The Indian Social security Schemes for organized sector have been influenced by these factors:

(i) British policy to raise labour cost in the established industries.

(ii) A policy of corporate paternalism leading to variety of benefits like promoting loyalty of employees.

(iii) In the post-independence era, the emerging of welfare state concept which has lead to a series of welfare and protective legislation based on relevant international labour standards.

(iv) Many of the social security and welfare measures become statutory obligation of employers.

(v) Due to rapid industrialization there was a need to promote the commitment to work force for industrial and urban life.

In India due to rapid industrialization a new class of Industrial proletariat was created having a rural background and with every little social and material resources. For them there was a great need of systematized help through social security agencies. The non-industrial classes were also in urgent need of social security which was due to industrialization in 19th century.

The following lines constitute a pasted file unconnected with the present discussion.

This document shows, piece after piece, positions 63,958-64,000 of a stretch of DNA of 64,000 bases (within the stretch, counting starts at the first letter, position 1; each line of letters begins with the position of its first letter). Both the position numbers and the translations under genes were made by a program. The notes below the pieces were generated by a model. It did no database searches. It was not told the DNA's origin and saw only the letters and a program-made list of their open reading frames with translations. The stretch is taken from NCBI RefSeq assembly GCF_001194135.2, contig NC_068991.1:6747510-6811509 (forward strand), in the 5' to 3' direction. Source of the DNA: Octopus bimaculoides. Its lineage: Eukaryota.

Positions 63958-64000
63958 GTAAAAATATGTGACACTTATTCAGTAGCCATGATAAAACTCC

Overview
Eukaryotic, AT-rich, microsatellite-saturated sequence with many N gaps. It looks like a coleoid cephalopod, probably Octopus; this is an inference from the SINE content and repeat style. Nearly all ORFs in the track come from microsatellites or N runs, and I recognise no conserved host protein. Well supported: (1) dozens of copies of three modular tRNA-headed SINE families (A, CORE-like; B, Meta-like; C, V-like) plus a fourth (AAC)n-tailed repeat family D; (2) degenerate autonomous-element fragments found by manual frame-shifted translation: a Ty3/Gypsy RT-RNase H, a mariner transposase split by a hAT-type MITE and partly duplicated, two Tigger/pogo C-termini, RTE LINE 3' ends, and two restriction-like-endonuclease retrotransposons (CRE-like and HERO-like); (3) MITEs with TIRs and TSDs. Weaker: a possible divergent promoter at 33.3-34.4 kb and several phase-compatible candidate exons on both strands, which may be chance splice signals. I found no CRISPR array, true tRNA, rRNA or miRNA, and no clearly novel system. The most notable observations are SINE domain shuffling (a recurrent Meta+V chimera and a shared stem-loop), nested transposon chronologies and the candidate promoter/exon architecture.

Indian social reformers, labour welfare organization and many progressive employers persuaded the govt to undertake social security measures as a protection for the workers against few of contingencies.

Indian Govt. appointed a committee of enquiry and the committee reported that steps should be taken by mill owners to alleviate the distress caused by the unemployment. It further recommended that a voluntary gratuity schemes should be introduced but unfortunately no action could be taken for its implementation.

In 1929 Government of Bombay was the first to give a proposal for enacting Maternity act. It was observed the productivity depends upon the quality of labour which further primarily depends upon its quality of labour which further primarily depends upon its quality of labour which further primarily depends upon its health, nutrition, literacy, social values and customs.